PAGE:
Can we still gaze at the same moon when we’re so far apart?

I’d tell you I’d paint whole constellations for you, with shades of purple and blue and dot all the thousands of stars in them and paint galaxies too, with even smaller dots for the planets somewhere millions of miles away from the stars.

Maybe I wouldn’t feel so lonely anymore. I’d realize that we’re still in the same one tiny dot, floating in a place too massive for us to comprehend.

At the very least, even though we cannot gaze at the moon at the same time anymore, we’d still be looking up at the same sky.

But any distance far enough to keep our hands from reaching for one another is still too far for me.


A Girl Who Loved The Moon

She once loved the moon.

Every night when all the candles have been blown out and everyone has fallen asleep, she would sneak outside to the small balcony and watch the sky, counting the stars with all of her fingers until her eyes grow tired.

But what she loved the most is the crescent moon. No matter how terrible her day had gone, she’d wipe away no matter how many tears she had shed, and smile. And she would sit there, with the gentle night breeze on her skin and her feet dangling over the edge of the balcony, soaring miles and miles above the ground, between the clouds.

Her father found her lying on the exact same spot she has been the whole night, eyes closed.

She would still love the moon, if she could still see it.



Today on my way home, I saw the evening sky turning into an indigo hue, with shades of purple and yellow.

It reminded me of a halfway done watercolor painting spread across a canvas, and droplets of multicolored ink diffusing in water,

but most importantly,

it reminded me of you.


She doesn’t know how to stop running.

“Listen to me, one more time you do this and—”

“Try and stop me.”

The girl stood still, her gaze defiant with her arms crossed although she was standing in the corner of the room and the woman right in front of her.

“You don’t always have to turn this into a fight.”

“What if I say you’re the one who started it in the first place?”

“Alright,” the woman sighed, “You won. Go wherever you want to.”

Halfway through the road, with her backpack dragging her down and her feet sore, she stared at the headlights of a pick-up truck passing by in front of her; and she realized that she never had a home to begin with.

She bent down and slid the backpack off her back, setting it by her side.

She wished she knew better not to start running, because she doesn’t know how to stop now.

Never Forget Me

(inspired by Himininn er að hrynja, en stjörnurnar fara þér vel, by Ólafur Arnalds)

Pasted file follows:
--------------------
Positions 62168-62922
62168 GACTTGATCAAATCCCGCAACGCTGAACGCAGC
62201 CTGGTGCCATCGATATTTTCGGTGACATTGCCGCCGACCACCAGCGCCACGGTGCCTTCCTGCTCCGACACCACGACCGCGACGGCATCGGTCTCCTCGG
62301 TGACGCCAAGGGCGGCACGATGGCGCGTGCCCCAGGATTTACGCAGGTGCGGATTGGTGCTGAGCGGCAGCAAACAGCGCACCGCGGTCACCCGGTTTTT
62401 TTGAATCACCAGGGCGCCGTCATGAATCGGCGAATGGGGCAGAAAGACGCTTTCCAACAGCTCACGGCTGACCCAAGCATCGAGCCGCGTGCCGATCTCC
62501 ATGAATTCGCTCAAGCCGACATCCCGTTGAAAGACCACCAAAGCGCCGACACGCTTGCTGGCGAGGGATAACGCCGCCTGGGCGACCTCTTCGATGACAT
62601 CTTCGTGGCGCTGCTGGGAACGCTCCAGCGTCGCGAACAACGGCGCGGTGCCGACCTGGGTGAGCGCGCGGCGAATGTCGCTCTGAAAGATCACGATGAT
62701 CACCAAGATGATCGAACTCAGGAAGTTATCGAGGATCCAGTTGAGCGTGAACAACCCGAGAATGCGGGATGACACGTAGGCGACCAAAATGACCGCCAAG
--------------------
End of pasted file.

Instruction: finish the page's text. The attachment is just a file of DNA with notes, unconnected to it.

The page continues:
“Ana, what happens when we die?”

The little girl who was previously toying around with a small flower she had picked up somewhere near the edge of the playground turned her attention to her friend. Her round, blue eyes shifted, her childlike gaze turned somewhat more mature. Something changed in her after she lost her mother months ago.

“You’ll forget everything, everything.”

“Even you?”

She was silent, her gaze shifted back to the flower between her fingers.

“Yes, even me.”

“But how did you know that, Ana?”

“Mama didn’t recognize me anymore,” she answered, “She didn’t recognize anyone, not even Papa.”

Cassie stopped talking for a while, her feet shifted anxiously on the ground beneath, her expression seemingly in deep thought.

“I wouldn’t want to die.” Cassie spoke after a while, her eyes deeply saddened, “I would never forget you, Ana. Never. I promised you we’d be best friends forever,” she continued, looking up at her friend, “I’d never forget you.”

Ana didn’t know what to reply, so she smiled and held her friend’s hand, her eyes still on the flower in her right hand.



She lied.

Her breath hitched on her throat, tears were filling up her eyes. She called her friend’s name over and over again, but she wouldn’t reply even though her eyes were wide open; her gaze was empty, and red liquid pooled underneath her head, growing wider and wider and wider…

She lied. She lied. She lied…


Downplay (English): To de-emphasize; to present or portray as less important or consequential.

“It’s alright, guys,” she kept telling them with a smile on her face, holding a tissue against her nose, “I think it’s nothing more than just a cold.”

“Vera,” her friend replied, a little carefully, “We saw you coughing in the bathroom earlier this morning.”


“There were blood splatters. We’d drive you to the doctor if you want to, it’s a lot more serious than just a cold.”

She stopped talking; her face contorted into a blank slate, devoid of expression.


How do I tell them I only have 10 more days to live?